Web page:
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The Raymer enterprise. : (New Raymer, Weld County, Colo.) 1910-19??
Alternative Titles:
  • Raymer enterprise and Stoneham news
Place of publication:
New Raymer, Weld County, Colo.
Geographic coverage:
  • New Raymer, Weld, Colorado  |  View more titles from this: City County, State
  • Raymer, Weld, Colorado  |  View more titles from this: City County, State
S.P. Majors
Dates of publication:
  • Began in 1910.
  • English
  • Colorado--Weld County.--fast--(OCoLC)fst01209092
  • Weld County (Colo.)--Newspapers.
  • Archived issues are available in digital format from the Library of Congress Chronicling America online collection.
  • Available on microfilm from the Colorado Historical Society.
  • Description based on: Vol. 1, no. 16 (Sept. 1, 1910).
  • The Stoneham News appears inside The Raymer Enterprise Sept. 1, 1910 and Sept. 8, 1910.
sn 89052040
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The Raymer enterprise. September 1, 1910 , Image 1


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Raymer Enterprise

Raymer--like many of the small agricultural communities in northeastern Colorado-- started as a homestead, purchased in 1888 by Emma J. Courtright. Within the year, Courtright sold the land to the Lincoln Land Company, which platted the area and named the new townsite after George Raymer, the Assistant Chief Engineer of the Burlington and Missouri Railroad. The first newspapers, the Raymer Ranger and Raymer Herald, began publication and the first town elections were held. Lots in the new township went up for sale in the spring of 1889, but only five sold. Most of the buildings in the town were started but never finished and Raymer was abandoned by the early 1890s. However, the Enlarged Homestead Act of 1909 revitalized the area of Raymer. In 1910, the Post Office was changed to New Raymer as not to be confused with Ramah, Colorado.

S.P. Majors settled in New Raymer in 1910, bringing with him a small printing outfit with which he began printing the weekly Raymer Enterprise on May 14, 1910 (copies up to September 1, 1910 were not saved). Early issues of the Enterprise included a supplement of the Stoneham News, chronicling a small prairie town close to New Raymer. As the town boomed, so did the printing shop, and Majors added more equipment to his outfit. Under Majors, the Enterprise engaged in a bit of a rivalry with the editor of the Keota News, Clyde Leslie Stanley. The Keota News was published 15 miles from New Raymer, in another town with homesteader roots. Stanley took issue with Majors' backhanded compliment that the News was "extremely nice for 'so small a place'" and wondered "when Raymer ever got to be a large town... when Raymer ever got to a point when she does as much business as Keota... when Raymer can produce as live a bunch of business men as Keota can boast of." Ironically, Keota was all but abandoned by the 1950s.

By September 1911, Majors sold his interest in the Enterprise to C.R. Graves, an editor from Iowa, who settled in Raymer in 1910. Majors eventually left New Raymer in 1913 to manage the Iliff Independent. The Keota News noted in September 1912, that "Editor Graves is getting out a good paper; and as is common with publishers of country weeklies, it is expending more labor and money than the returns would seem to justify." Graves expanded the paper and the shop, building a new office building, installing a Miehle cylinder press to accommodate the paper's advertising patronage, and purchasing a Model "K" linotype. Local students were trained by Graves to set type and run the linotype, and they learned the printing business from Graves. The paper was originally listed as "Independent" in N.W. Ayer & Sons Newspaper Annual and Directory, but owing to Graves' political affiliation and involvement in Colorado state government, first as a Weld County representative and later as a state senator, the paper was later identified as "Republican."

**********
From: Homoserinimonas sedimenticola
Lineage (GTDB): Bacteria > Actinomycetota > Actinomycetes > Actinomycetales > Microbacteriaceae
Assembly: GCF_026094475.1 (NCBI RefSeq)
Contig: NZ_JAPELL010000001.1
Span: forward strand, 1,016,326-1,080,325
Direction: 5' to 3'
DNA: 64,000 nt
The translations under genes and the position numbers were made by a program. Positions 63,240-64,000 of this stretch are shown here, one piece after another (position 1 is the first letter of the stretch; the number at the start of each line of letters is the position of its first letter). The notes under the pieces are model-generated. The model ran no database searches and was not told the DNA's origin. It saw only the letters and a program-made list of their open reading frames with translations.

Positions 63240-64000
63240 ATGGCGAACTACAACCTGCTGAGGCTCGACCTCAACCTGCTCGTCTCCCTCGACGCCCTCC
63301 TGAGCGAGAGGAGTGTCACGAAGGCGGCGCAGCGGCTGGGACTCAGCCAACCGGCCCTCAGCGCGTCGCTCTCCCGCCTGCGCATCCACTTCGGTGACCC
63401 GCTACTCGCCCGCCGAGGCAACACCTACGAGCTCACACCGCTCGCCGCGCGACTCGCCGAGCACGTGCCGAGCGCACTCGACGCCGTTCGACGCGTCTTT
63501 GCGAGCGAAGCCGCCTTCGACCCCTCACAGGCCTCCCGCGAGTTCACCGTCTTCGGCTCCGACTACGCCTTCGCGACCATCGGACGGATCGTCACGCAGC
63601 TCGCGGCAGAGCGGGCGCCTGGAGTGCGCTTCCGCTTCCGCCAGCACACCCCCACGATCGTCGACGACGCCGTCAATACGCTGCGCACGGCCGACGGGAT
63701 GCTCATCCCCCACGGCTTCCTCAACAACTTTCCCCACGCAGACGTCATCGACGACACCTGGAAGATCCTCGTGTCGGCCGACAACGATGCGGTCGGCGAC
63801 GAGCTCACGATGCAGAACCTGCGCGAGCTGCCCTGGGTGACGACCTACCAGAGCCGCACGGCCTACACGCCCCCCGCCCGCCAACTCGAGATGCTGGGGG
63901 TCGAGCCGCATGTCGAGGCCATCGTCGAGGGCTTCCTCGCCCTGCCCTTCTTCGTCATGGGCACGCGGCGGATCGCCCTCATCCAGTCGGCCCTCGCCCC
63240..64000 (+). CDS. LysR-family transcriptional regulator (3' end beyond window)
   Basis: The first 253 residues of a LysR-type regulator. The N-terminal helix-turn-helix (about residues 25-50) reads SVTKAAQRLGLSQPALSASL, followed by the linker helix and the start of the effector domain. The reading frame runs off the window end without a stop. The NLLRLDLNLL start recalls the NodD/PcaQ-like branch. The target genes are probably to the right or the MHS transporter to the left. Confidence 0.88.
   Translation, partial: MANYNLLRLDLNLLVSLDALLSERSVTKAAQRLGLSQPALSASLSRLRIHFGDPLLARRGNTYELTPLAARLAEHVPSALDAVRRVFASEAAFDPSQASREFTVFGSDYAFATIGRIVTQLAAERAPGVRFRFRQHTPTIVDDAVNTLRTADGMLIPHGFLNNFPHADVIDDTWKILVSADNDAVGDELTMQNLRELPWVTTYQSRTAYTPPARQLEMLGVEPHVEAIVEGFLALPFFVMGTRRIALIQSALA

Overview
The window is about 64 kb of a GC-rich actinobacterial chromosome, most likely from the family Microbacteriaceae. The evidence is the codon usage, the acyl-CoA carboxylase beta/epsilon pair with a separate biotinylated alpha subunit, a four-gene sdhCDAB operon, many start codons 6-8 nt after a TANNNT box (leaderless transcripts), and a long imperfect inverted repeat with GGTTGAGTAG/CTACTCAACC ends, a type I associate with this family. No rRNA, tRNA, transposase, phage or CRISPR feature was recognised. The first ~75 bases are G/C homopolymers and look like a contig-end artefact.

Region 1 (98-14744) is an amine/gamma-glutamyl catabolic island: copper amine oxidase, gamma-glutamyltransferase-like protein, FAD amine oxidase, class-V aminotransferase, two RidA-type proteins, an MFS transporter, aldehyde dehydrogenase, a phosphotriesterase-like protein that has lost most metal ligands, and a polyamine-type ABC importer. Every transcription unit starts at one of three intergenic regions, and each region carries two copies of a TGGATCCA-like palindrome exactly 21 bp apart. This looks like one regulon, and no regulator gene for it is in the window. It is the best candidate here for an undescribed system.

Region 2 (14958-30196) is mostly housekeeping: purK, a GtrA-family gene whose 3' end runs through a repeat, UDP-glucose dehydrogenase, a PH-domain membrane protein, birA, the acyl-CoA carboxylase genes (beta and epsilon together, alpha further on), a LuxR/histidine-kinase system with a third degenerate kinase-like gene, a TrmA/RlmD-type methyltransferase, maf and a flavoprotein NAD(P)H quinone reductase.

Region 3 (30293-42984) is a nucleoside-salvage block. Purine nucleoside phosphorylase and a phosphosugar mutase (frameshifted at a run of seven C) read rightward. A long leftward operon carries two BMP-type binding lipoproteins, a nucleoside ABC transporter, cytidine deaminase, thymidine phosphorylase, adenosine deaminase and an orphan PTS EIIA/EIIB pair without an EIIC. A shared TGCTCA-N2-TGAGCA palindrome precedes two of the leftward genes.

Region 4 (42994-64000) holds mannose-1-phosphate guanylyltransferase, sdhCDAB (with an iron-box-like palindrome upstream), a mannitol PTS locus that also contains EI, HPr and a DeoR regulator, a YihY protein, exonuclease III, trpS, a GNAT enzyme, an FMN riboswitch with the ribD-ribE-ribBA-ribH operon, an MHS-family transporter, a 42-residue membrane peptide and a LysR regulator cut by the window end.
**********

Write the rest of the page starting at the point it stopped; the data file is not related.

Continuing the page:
With a peak circulation of around 400 subscribers, the Enterprise encompassed Raymer news and news from surrounding Weld county townships, state news and "Colorado Legislative Doings," national and international news in the "Latest News Epitomized" (from telegraphic reports), and serial content like "Sunday School Lessons", "Home Town Helps", and "The American Home." Agricultural news and instructional columns from the Farmers' Education and Co-Operative Union of America were prominently featured. During the United States' involvement in World War I, the Enterprise published war news, including draft notices, and Graves offered to send free copies of the paper to local soldiers stationed in Europe. Graves also included perennial coverage and editorials concerning the proposed division of Weld County and the formation of Pawnee County, particularly since he was the chairman of both the Eastern Weld County Commercial club and the Pawnee County Club. The dream of Pawnee County was never realized, and many of the small communities surrounding Raymer were abandoned during the drought and dust storms of the 1930s and the resulting government buyouts under the Bankhead-Jones Farm Tenant Act. C.R. Graves closed shop on the Raymer Enterprise in 1939. Arrangements were made with the Sterling Farm Journal to finish out the unexpired subscriptions.

Provided by: History Colorado